Tag Archives: William R. Abercrombie

Early Alaskan Trails

oie_102620WSyIUI9hFrom the March-April issue of Alaskan History Magazine:

The first trails in Alaska were made by animals, those which came after that showed where the earliest men and women traveled. Then came the explorers, the missionaries, the scientists, the prospectors….

The Yukon, Tanana, & Kuskokwim Rivers

The earliest trails in Alaska were generally those which relied on the frozen rivers, lakes, and streams which crossed the land, the largest rivers being the main thoroughfares, with smaller streams branching off toward destinations, and lakes and ponds providing easy access across sometimes rough country. Most early maps of Alaska include the notations for Winter Trails; in the other three seasons these trails simply did not exist, or they were traveled by rafts, boats or canoes. Still today many trails rely on frozen waterways for part of their length, i.e. the Iditarod Trail on the Yukon River between Ruby and Kaltag. Yukon River mail team

The Native Trails

Native groups traditionally created their own transportation networks, utilizing local paths for subsistence activities, while longer trails were used for hunting, intertribal trade, and occasional raiding trips. These routes usually followed the contours of the land, tracing natural corridors. Exploring Keystone Canyon north of Valdez in 1884, Lt. Abercrombie reported “a deep and well-worn trail up the canyon and across to the Tiekel River in the Copper River valley.” 

Copper River packdogs

Glacier Trails

In the late 1880’s prospectors objecting to foreign control of the Chilkoot and White Pass transportation corridors began seeking an All American route to the Klondike goldfields, but they found only one way across the mighty Chugach mountain range: an exceptionally difficult and dangerous path over the Valdez and Klutina glaciers. In 1898, the army sent Abercrombie back to locate a safer way. Spotting the remains of a Chugach trail leading to the north toward Keystone Canyon, he proceeded to the interior via the Valdez Glacier, and found an Ahtna path leading up the right (or western) bank of the Copper River. Both were eventually utilized by the Valdez Trail. 

Packtrain crossing Russell Glacier

Read more about the early trails in Alaska in the March-April issue of Alaskan History Magazine. Link will open a new window to the Alaskan History Magazine page at Northern Light Media.

 

Trailing and Camping in Alaska

Addison Powell coverTrailing and Camping in Alaska, subtitled Ten Years Spent Exploring, Hunting and Prospecting in Alaska – 1898 to 1909, was written in 1909 by Addison M. Powell, an adventurer, prospector, hunter, and a former guide for Captain William R. Abercrombie’s 1898 Copper River Exploring Expedition, which was one of three military expeditions organized under the direction of the Secretary of War with directives for exploring the interior of the new territory of Alaska. Powell’s familiarity with the land made him a valuable addition to Abercrombie’s efforts over the next several years, and brought him into contact with many men who would help to shape the future of Alaska.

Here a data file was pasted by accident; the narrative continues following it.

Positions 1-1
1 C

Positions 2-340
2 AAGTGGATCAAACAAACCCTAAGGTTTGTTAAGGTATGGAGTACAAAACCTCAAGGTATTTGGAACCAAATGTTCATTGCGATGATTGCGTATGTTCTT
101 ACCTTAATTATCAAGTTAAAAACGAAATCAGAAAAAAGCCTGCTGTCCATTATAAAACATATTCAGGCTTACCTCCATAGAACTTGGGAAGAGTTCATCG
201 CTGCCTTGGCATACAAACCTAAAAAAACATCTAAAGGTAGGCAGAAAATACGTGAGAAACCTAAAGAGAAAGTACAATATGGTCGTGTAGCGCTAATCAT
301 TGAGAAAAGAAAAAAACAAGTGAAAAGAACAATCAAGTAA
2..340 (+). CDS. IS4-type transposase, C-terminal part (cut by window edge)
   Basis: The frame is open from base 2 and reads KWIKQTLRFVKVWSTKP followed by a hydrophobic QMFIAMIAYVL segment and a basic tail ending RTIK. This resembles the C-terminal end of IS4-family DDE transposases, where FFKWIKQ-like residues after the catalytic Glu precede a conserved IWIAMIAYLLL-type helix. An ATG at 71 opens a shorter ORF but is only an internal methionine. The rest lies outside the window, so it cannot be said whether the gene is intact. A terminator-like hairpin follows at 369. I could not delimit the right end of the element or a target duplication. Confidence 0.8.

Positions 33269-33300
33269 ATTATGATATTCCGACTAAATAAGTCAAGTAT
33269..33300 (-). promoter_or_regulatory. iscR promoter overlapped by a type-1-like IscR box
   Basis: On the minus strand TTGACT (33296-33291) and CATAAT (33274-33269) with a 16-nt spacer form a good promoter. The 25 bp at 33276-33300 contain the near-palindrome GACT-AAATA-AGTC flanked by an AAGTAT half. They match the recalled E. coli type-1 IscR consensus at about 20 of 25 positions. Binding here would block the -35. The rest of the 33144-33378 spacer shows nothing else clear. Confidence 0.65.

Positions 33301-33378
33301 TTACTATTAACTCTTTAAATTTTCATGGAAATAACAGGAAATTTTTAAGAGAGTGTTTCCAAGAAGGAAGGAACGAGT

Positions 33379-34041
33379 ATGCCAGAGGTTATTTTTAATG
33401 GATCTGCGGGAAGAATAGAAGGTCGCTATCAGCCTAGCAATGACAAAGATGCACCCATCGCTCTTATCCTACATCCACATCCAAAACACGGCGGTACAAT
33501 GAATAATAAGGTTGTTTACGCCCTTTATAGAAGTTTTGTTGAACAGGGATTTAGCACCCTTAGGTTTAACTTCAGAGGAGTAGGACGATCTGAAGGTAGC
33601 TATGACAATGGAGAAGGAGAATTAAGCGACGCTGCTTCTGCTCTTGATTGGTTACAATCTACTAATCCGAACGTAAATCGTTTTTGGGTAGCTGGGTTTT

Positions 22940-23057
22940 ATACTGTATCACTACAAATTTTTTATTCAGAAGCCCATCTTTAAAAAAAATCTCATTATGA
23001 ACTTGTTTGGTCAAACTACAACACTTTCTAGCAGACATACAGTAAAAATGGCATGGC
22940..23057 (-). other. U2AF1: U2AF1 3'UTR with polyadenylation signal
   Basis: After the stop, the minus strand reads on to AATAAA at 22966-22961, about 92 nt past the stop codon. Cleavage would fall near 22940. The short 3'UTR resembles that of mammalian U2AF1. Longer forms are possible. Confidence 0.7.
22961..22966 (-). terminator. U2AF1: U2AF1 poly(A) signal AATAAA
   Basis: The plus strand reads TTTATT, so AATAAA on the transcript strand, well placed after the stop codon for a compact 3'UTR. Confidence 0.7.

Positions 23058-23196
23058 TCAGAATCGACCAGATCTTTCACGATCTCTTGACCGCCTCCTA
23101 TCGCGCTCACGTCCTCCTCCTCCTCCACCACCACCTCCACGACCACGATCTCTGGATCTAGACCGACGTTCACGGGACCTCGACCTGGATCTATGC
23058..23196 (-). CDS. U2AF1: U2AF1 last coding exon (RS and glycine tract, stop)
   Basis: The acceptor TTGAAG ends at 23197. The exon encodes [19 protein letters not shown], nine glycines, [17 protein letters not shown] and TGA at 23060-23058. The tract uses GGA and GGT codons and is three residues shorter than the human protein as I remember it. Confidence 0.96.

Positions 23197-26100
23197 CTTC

Powell and Co. copper rock

Addison Powell, resting his chin in hand second from the left, with friends and a large nugget of copper found on Nugget Creek, in the Wrangell Mountains, summer of 1902. [Photos are from Addison Powell’s book, Trailing and Camping in Alaska, Wessels & Bissell, 1909]

The May-June 2019 issue of Alaskan History Magazine included selected excerpts from chapter 21 of Powell’s book, on his explorations around the Copper River country and the Wrangell Mountains. In the spring of 1898, Abercrombie was directed to organize his men and supplies at Valdez, on the coast, and to explore northward into the valley of the Copper River and its tributaries, and farther north to the Tanana River, seeking an all-American route from coastal Alaska to the Klondike gold fields.

The Copper River

The banks of the Copper River.

The following year Abercrombie would be responsible for constructing a military road from Prince William Sound at Valdez to Eagle on the Yukon River, a route which became known as the Eagle Trail. Powell, who had been exploring and prospecting in the country, once again joined the effort as a guide and surveyor. The following years are filled with exploration, adventures, and a continuing search for a lost gold strike. 

Addison Monroe Powell was born November 25, 1856, in Clinton County, Indiana; he was 42 years old when he joined Abercrombie’s 1898 expedition. His sub-report, published in Abercrombie’s 1899 Government Report on the Copper River Exploring Expedition, appears as chapters of this book. Powell passed away in Santa Barbara, California, on January 29, 1932, at the age of 75.

Trailing and Camping in Alaska, Ten Years Spent Exploring, Hunting and Prospecting in Alaska – 1898 to 1909, by Addison M. Powell. Originally published in 1909 by Newold Publishing Company, New York, New York. 300 pages, 30 b/w photos, published September, 2018 by Northern Light Media. $24.95 (plus shipping). Click here to order via PayPal.